“We were known in the community in Henry County, and when I started talking about the abuse, (the reaction from people was), it wasn’t true,” said Betty. “We were active church members, we knew a lot of the community, upper-middle class.”


“And people don’t want to hear it,” said Lane. “It’s like child abuse. It’s very difficult to hear and if they do believe it, what do they do with that information?”


When asked what a person should do if someone they know has confided in them about a domestic violence situation, Lane said, “The first thing you do is believe them. And don’t say, ‘Oh, it can’t be that bad.’ You believe them and have a number to give them to let them know there are people out there that can help them.”


The local 24-hour domestic violence hotline at 706-278-5586; TTY: 706-529-9336. 


“Time and time again, you’d think that women would have access to everything but they don’t," said Lane. "Often times the first time they know about the Gordon County Domestic Violence Outreach Office is when they call law enforcement and they refer to us. They don’t know they have rights and they can be protected from the abuse.”


“I didn’t know until a court liaison in Henry County told me about it,” said Betty. “But the biggest thing is, actually getting the nerve to come talk, because a lot of times we’ve been shut down by law enforcement or the legal system. The biggest step we can do (as domestic violence victims) is stepping into this office and knowing that we’ve got a friend here that will listen to us.”


“Our court staff is great; they’re compassionate to victims that come in,” said Lane. “This past week, for example, I think they’ve done three protective orders. So the judges will accommodate us to bring the victim in. No one in this office is an attorney, but we’re authorized by the courts to prepare their petitions and their orders and take them before the judge. All of our judges are wonderful to work with. We’re very fortunate in Gordon County because that’s not the case in many counties in the state.”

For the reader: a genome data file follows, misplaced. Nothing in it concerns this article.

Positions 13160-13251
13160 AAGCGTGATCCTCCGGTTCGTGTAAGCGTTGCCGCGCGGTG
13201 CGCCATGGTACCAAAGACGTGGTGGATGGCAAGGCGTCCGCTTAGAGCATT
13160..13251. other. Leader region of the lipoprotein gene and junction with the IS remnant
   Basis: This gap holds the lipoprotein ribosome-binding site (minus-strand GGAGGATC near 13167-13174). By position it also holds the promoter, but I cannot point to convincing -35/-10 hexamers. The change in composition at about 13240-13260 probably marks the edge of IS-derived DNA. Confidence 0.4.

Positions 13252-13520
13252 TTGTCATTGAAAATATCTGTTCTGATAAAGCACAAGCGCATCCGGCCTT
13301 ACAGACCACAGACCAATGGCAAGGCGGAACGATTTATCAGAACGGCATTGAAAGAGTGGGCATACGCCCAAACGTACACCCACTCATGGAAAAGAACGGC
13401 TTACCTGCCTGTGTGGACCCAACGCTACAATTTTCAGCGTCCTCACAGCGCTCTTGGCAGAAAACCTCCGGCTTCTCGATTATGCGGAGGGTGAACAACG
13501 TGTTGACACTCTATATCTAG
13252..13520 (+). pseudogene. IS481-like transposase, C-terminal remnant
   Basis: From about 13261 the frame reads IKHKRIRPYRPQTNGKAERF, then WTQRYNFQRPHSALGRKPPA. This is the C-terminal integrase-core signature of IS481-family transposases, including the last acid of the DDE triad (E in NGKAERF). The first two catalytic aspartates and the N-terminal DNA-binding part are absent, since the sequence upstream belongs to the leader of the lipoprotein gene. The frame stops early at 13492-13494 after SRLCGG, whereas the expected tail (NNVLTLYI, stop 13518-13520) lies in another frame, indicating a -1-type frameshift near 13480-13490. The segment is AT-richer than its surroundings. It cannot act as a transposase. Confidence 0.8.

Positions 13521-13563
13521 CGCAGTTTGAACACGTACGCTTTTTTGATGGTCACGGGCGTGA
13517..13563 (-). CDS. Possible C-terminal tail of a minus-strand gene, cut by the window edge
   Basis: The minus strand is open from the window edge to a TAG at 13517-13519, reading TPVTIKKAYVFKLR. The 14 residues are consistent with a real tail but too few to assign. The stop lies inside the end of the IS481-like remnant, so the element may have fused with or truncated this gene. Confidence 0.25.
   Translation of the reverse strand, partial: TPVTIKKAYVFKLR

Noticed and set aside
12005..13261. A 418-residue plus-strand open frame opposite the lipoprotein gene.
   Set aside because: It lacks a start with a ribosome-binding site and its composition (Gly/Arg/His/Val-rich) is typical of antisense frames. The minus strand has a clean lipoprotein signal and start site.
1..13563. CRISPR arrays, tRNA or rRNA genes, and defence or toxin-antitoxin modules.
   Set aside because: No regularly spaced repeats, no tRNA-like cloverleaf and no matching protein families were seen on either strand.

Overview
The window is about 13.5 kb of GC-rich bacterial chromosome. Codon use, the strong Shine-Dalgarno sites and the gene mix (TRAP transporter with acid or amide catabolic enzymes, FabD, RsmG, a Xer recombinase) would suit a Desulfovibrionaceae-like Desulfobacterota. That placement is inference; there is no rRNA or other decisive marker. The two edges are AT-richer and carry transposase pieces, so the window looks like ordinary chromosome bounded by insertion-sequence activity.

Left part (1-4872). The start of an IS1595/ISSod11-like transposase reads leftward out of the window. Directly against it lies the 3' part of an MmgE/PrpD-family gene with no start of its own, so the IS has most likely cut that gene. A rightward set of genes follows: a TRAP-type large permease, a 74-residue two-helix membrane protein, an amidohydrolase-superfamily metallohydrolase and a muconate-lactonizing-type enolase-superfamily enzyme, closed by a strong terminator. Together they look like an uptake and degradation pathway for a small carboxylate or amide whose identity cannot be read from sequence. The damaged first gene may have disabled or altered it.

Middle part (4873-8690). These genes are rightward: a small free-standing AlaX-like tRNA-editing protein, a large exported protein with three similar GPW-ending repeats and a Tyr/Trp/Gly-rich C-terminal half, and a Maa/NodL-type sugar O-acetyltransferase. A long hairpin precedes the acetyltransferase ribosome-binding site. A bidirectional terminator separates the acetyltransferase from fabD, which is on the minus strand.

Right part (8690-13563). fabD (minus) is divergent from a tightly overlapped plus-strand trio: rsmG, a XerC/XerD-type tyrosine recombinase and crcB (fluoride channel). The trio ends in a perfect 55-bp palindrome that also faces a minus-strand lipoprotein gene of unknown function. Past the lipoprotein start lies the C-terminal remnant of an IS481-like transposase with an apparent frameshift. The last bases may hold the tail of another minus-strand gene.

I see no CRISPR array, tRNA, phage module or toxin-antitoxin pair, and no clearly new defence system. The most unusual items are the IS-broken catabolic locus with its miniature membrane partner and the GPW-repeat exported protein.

“I’ve gotten more done here than I ever did in Henry,” said Betty. 


“There are other counties where a victim has to do everything herself,” said Lane. “She has to go to the clerk’s office, she has to get that paperwork, she has to figure out how to get before the judge, she has to figure out how to get that paperwork served. What’s sad about that is, it’s hard enough to take the step to get here, but if you have to do all of that stuff yourself, as a victim, you’re going to stop (the process). The victims don’t have the energy to move forward with that. So we’re very fortunate in Gordon County. We do all of that here (in the Gordon County Domestic Violence Outreach Office).”


Lane said that the office also tries to do some kind of fun activity at least twice a year for the kids.


“That’s the great thing about them, they’re very active with helping the kids,” said Betty. “A lot of times, the victims don’t have the resources to go to McDonald's or bowling or swimming. To spend that time with our kids where they can just have fun is huge as a mother.”